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May 25, 2017  
UTERINE NEWS: Feature Story

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  • Heavy Bleeding 101 – Part Two

    Heavy Bleeding 101 – Part Two


    November 14, 2005

    Part One | Part Two

    By: Jean Johnson for Uterus1

    Otherwise healthy populations of women will experience heavy bleeding or menorrhagia at rates of 9 to 14 percent at some point during their reproductive lives. Consequently, an understanding of how physicians diagnose the problem can be useful for those interested in a basic understanding of their situation prior to consulting a healthcare professional.
    Take Action
    Maintaining good health can help you manage menorrhagia:

    Keep stress levels down with relaxing activities

    Try to get enough rest

    Eat a healthy diet and stay active

    Seek the support of family and friends

    Avoid aspirin that can interfere with clotting. Use Ibuprofen instead.



    Diagnosis

    The cause of heavy bleeding can be difficult to determine. Physicians will generally take a complete medical history as well as one related to menstrual cycles, before doing a physical exam that includes a pelvic. If the last pap test is out of date, cells from the cervix will also be collected during the pelvic exam to check for cancer or precancerous tissue. Generally painless, ultrasound scans that provide real time visual images of the uterus might also be performed in the gynecologist’s office or at a later appointment. Blood samples are also often taken to screen for anemia and thyroid abnormalities among other possible problems.

    From the initial screening, there are a number of procedures physicians can use to obtain more information to rule out other menstrual disorders and medical conditions:

    • Endometrial Biopsy – An endometrial biopsy is an office procedure in which the physician uses a suction catheter that is inserted into the uterus through the vagina and cervix. By sweeping the wand around in the uterus, the physician collects a specimen of the lining or endometrium for laboratory analysis. To control pain and cramping associated with this common procedure, some physicians use intrauterine lidocaine, others recommend taking oral pain medications prior to the biopsy, and still others use no anesthesia.

    • Sonohysterogram – Like an ultrasound, this test provides a real time image that can be copied onto paper to form a permanent part of a patient’s records. The difference is that a sonohysterogram uses a saline solution that is introduced into the uterus via a small catheter passed through the vagina and cervix. Once the uterus is sufficiently dilated or enlarged with the solution, the radiologist uses what’s known as a transvaginal ultrasound probe to evaluate the condition of the uterus. The test can generally be done in under a half hour and often takes just 10 minutes.

    • Hysteroscopy – This procedure employs a slender tube with a tiny light affixed to the end that allows physicians to see the inside of the uterus. The tube is passed into the organ through the vagina and cervix. The hysteroscopy allows experts to spot any fibroids or polyps that might be causing heavy bleeding. It can also be used to obtain a biopsy sample if a cancerous malignancy is suspected.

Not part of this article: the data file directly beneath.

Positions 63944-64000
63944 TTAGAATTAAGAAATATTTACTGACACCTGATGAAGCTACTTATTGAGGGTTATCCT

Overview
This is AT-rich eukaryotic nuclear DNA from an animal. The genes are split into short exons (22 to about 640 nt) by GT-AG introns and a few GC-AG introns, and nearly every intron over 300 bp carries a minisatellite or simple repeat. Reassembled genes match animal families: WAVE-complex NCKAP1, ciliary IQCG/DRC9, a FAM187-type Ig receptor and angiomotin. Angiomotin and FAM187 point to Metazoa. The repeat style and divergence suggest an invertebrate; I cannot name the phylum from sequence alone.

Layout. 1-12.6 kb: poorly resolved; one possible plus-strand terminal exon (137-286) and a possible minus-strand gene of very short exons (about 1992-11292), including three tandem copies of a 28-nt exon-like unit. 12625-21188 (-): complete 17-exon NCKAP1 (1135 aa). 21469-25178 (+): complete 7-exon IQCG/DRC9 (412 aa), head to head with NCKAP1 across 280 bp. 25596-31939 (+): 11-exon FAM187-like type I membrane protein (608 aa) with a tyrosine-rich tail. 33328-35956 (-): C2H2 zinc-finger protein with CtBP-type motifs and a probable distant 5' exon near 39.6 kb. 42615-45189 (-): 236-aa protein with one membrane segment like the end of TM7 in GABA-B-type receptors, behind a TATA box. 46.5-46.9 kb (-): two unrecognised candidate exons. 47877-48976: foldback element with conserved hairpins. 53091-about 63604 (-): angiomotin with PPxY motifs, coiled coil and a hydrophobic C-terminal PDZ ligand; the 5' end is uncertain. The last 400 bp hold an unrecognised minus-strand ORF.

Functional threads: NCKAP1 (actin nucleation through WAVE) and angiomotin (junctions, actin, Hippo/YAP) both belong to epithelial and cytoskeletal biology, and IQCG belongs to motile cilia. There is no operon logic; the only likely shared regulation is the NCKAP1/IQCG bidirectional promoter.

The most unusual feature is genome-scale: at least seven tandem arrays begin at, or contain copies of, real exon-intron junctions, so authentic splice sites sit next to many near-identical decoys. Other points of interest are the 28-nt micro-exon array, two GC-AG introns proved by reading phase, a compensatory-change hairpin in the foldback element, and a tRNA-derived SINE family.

• Dilation and curettage (D and C) – Dilation and curettage, or uterine scraping, can be used both as a diagnostic tool and a treatment for heavy bleeding. A relatively minor surgical procedure, a D and C is done either in a hospital with general anesthesia or right in a physician’s office with a local providing sufficient relief from pain and cramping.

    A speculum holds the vagina open while the practitioner dilates, or enlarges, the cervix with a graduated series of sterile metal rods. Once the opening between the cervix and uterus is sufficiently dilated, a curette or long-handled instrument with loop on the end is inserted into the cavity of the uterus. The practitioner uses the loop to scrape the lining of the uterus either in part for a specimen or in its entirety to actually treat the heavy bleeding.

    Diagnosis is only half the battle, of course, so we’ll deal with treatment of heavy bleeding in our final installment of this primer series. Check back next week if you’re finding the information helpful. And feel free to let us know if there’s something you’re interested in that we’re missing. It’s all part of the solidarity effort focused on empowering women so that when they do consult their professionals of choice, they have a base of reliable knowledge from which they can draw. In that way they can participate in the conversation that has critical consequences for their health and well being. We think you’ll agree that it’s a proactive and intelligent way to proceed.

    Concluded in Part Three


    Related Content
    If you enjoyed this article, you might also be interested in the following:
    Surgery and IUD Produce Similar Patient Results for Heavy Periods
    IUD Device Doubles as Treatment for Heavy Periods
    Women With Heavy Periods Express Concern About Symptoms, Treatment Options
    Less Invasive Treatment for Excessive Uterine Bleeding

    Last updated: 14-Nov-05

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